Why Does IECA Actively Manage its Right-Of-Way?
IECA's primary mission is to provide safe, reliable and reasonably priced electricity to our members. One of the biggest challenges to that mission is maintaining power lines rights-of-way. IECA operates and maintains more than 5600 miles of line through some of the most densely forested areas in Missouri. The number one reason for outages, whether during snow and ice or our fierce Missouri thunderstorms, is trees coming in contact with power lines. IECA employs a variety of strategies including: side-trimming, mowing, tree removal and vegetation management techniques in an active right-of-way management program to improve reliability and control costs.
Member Cooperation - right of way management in part depends on our members. As a locally-owned electric cooperative, we respect the rights of property owners. (We understand because we live here too.) Please remember that tree trimming and right of way maintenance is crucial to keeping the lights on for you and your neighbors.
Why It Is Important To Maintain A Clear Right-Of-Way?
In an effort to continually provide safe and reliable electricity to its members, Intercounty Electric Cooperative strives to keep electric lines clear of trees, brush, and foliage by maintaining an aggressive right-of-way program.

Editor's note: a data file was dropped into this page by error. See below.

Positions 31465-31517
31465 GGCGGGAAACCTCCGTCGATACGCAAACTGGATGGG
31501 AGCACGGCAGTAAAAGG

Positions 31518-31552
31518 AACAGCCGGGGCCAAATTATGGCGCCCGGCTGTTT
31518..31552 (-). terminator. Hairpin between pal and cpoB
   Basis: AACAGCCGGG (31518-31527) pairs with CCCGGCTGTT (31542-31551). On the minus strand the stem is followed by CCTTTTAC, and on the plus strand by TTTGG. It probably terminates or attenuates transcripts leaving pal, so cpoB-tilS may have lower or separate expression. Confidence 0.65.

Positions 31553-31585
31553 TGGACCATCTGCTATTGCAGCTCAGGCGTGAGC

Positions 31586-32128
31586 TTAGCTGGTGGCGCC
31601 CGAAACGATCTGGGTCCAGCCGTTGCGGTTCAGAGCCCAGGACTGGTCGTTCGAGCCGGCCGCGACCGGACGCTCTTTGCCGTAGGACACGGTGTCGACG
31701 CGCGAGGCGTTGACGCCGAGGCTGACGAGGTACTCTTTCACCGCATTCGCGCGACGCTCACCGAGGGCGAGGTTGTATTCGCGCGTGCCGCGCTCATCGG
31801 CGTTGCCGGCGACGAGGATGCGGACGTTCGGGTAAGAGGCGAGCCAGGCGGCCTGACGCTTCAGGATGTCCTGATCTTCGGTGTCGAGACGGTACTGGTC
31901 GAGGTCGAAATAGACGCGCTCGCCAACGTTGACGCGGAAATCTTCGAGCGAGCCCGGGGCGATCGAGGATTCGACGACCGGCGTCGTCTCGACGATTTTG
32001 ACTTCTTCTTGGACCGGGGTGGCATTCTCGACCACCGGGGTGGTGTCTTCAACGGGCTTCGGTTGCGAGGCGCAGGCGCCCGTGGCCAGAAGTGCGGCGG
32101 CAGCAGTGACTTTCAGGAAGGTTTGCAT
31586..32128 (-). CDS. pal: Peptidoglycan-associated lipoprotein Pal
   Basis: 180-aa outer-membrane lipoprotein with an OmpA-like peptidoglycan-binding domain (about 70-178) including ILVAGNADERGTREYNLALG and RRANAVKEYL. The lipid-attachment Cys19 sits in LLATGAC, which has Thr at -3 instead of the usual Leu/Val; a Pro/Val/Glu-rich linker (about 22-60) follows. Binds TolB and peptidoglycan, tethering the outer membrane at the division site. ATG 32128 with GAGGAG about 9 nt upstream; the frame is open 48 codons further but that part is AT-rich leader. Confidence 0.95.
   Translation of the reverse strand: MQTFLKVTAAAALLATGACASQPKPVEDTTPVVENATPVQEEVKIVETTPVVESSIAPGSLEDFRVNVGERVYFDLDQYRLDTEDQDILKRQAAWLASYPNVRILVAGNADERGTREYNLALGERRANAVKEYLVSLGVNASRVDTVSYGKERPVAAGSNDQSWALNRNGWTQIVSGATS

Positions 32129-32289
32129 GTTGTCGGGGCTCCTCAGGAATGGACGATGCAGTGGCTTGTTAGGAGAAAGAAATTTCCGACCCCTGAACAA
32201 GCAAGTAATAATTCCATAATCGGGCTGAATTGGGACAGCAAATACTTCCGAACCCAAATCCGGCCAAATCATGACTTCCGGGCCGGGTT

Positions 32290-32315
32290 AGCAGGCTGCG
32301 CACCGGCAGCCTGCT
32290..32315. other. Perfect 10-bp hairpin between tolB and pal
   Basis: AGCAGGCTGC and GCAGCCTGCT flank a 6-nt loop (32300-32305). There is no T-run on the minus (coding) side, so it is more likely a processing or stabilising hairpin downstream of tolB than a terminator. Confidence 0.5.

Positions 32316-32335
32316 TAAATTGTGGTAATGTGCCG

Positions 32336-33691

Our crews use several methods to keep trees and brush under control, including simple trimming, bulldozing, and, in some cases, spraying non-toxic herbicide. It is important to keep our power lines clear for several reasons, including:
When a tree comes in contact with a power line it is very possible for a child or an adult touching or climbing that tree to receive a fatal shock injury.
Blinking lights or outages can be frequent in easements where taller growing trees have not been cleared or trimmed.
Taller growing trees increase the amount of time it takes to correct an outage by preventing equipment access and reducing visibility in the right-of-way. If our maintenance crews can’t see down the right-of-way they must hunt among the branches to locate the problem, which is extremely time consuming.
Planting taller growing trees too close to power lines increases Intercounty Electric’s maintenance costs. These higher costs can eventually be reflected in your electric rates.
Intercounty Electric has Right-of-Way maintenance crews scheduled to be in your area. They will be performing routine maintenance and clearing, including the removal of trees and brush that have grown into or under co-op maintained power lines and right-of-ways.
In maintained yard areas, within co-op rights-of-way, brush will be removed and all wood other than logs may be cut into manageable lengths, unless otherwise specified.
In non-maintained areas, brush/large wood debris will be spread by brush hogging and/or shredding on cooperative maintained rights-of-way or may be piled along sides.
Danger/hazard trees located outside the rights-of-way that are a threat to the electric system (such as dying, diseased, leaning, or storm damaged trees) shall be stubbed, cut or appropriately topped to avoid outages, and clean-up will not be provided. Any furthur restoration/maintenance of the site will be the property owner's responsibility.
Emergency situations do not always allow us to contact a member/landowner in advance. If it is necessary to trim or cut damaged trees, they will be left in the safest manner possible. Debris clean-up after storms, accidents or emergency restoration work is the property owner's responsibility.